I’m currently sitting in the Atlanta airport waiting to fly home from one of my favorite conferences, DevNexus. While there, my buddy Todd Sharp introduced me to RingCentral. RingCentral is a telecom API provider that reminds me a lot of Nexmo and Twilio. I’ve enjoyed working with both of those companies APIs so this morning I spent some time playing with RingCentral as well.
While at a conference last week, an attendee was asking me about Eleventy and specifically, how to add support for another template language. He mentioned that he was a user of MJML, a format I had never heard of, but apparently it’s big for people who build responsive email templates. Doing HTML for email seems to be the “last place” where web dev is painful so this probably makes things quite a bit easier. I did some digging and this is what I turned up.
While going through the Eleventy’s docs recently I discovered an interesting feature, Linters. This feature lets you define custom rules you want to apply to your logic such that you can throw warnings during the editing and publishing process. The docs have an example of this in action but I wanted to expand a bit on it and see if I can add in textlint support. textlint is a customizable text linting program built with Node.
Let me begin by asking for some patience here as this post may ramble a bit. It certainly ended up going in directions I didn’t expect when I built my proof of concept. If anything doesn’t make sense, or I may some silly mistake, absolutely leave me a quick comment below and let me know. Alright, so with that out of the way, what in the heck am I writing about today?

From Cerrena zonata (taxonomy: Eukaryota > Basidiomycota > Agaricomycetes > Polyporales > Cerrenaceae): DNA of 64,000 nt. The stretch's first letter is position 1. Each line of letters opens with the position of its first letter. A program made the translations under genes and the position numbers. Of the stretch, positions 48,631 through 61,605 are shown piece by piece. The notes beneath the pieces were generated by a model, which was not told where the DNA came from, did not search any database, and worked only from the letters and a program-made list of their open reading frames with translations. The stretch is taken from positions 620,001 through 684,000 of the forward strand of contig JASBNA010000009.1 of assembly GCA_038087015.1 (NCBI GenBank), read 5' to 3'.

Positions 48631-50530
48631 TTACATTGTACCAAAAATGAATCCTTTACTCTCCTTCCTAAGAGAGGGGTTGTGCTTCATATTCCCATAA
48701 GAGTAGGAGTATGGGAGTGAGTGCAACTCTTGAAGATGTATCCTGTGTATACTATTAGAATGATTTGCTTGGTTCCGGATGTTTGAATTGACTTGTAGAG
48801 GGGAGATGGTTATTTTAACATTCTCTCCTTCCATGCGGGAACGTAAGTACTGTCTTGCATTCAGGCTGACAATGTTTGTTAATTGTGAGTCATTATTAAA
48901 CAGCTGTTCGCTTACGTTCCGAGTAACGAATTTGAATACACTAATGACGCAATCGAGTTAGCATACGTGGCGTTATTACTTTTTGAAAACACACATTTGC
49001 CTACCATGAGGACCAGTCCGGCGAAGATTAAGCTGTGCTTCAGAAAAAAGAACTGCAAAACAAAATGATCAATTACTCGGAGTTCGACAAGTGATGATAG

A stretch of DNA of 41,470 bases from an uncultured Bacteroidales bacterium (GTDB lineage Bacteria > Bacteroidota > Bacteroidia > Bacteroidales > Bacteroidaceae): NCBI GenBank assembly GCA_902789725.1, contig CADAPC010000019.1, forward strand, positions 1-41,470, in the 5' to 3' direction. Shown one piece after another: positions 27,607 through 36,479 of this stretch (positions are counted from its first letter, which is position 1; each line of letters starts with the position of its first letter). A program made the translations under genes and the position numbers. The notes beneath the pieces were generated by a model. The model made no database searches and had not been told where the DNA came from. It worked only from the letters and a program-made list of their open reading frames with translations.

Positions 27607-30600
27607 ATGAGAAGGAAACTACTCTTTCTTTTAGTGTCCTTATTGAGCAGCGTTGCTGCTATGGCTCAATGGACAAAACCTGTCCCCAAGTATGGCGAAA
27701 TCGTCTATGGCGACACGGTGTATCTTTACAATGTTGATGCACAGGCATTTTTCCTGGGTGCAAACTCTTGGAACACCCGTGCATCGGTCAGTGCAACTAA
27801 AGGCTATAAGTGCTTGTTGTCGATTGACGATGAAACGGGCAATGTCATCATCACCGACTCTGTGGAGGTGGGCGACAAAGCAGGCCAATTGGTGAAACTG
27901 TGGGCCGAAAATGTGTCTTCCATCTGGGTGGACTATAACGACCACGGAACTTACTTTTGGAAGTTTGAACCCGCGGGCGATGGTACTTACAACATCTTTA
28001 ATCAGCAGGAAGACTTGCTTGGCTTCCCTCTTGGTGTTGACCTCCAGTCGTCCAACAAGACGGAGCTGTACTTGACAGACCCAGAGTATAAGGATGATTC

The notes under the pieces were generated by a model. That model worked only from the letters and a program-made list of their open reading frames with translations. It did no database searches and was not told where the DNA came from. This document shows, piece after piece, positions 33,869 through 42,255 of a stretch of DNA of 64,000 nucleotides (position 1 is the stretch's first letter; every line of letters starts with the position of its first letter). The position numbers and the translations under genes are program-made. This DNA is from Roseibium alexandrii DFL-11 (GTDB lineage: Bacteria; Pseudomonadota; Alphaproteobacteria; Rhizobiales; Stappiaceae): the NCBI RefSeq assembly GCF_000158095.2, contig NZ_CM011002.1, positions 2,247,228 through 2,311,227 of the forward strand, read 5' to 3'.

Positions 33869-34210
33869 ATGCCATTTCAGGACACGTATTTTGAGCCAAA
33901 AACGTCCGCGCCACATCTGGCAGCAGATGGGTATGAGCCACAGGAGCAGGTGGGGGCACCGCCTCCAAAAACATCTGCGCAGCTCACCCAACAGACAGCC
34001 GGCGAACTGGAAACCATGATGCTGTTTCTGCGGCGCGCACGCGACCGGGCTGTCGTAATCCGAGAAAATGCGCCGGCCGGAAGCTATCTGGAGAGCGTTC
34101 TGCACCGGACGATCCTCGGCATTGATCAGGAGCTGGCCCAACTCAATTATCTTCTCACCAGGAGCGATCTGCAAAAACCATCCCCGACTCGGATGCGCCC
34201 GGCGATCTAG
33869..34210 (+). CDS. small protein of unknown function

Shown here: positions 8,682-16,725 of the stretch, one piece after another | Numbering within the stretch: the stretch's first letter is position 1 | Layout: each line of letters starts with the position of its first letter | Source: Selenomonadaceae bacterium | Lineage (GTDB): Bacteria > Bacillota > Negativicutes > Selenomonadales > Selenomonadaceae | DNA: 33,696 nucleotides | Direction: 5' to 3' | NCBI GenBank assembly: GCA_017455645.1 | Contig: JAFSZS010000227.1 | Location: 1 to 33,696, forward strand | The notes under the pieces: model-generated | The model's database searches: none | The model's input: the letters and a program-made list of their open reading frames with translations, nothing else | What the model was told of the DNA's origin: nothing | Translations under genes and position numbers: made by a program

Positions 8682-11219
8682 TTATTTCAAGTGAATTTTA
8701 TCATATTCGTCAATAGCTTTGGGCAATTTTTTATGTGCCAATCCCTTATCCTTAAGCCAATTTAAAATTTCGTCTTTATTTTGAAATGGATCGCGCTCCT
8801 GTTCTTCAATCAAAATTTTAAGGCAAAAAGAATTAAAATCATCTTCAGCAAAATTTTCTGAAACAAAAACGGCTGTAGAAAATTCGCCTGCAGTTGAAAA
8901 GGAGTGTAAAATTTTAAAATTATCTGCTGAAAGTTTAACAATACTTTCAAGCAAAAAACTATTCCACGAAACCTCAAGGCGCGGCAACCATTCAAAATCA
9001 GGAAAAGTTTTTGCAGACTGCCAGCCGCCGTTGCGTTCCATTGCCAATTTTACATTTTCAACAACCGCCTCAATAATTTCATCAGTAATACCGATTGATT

Nearly two years ago I wrote a blog post (Building Table Sorting and Pagination in Vue.js) that detailed how to paginate and sort a set of client-side data with Vue.js. A day or so ago a reader asked how you would handle the same thing using data loaded from a remote API. Specifically, data where every sort, and page, is loaded from a remote API. I worked on a demo of this and while doing so learned something new about Vue. So here are my solutions and as always, let me know what you think.
Vue has great support for working with forms. This is heavily documented in the Form Input Bindings section. I wanted to build my own demo/set of examples based on this as a way of exploring the different types of inputs and how Vue works with them. In order to do this, I built a demo that covered every single type of form field possible. (As far as I know, let me know what I forgot.) For each I tested setting an initial value and outputting the bound value in case it looked different than what the field displayed,
input[type=color] is a great example of this.
Welcome to the last, ever (ok, for me) iteration of the ToDo app in Vue.js. I started this series a few weeks ago (“Another Damn ToDo App in Vue.js”). In the first iteration, the data was ephemeral and lost every time you closed the application. I then followed up with a version that persisted the data using IndexedDB, “Yet Another Damn ToDo App in Vue.js”. In this third and final version I decided to kick it up quite a bit by adding Google Firebase.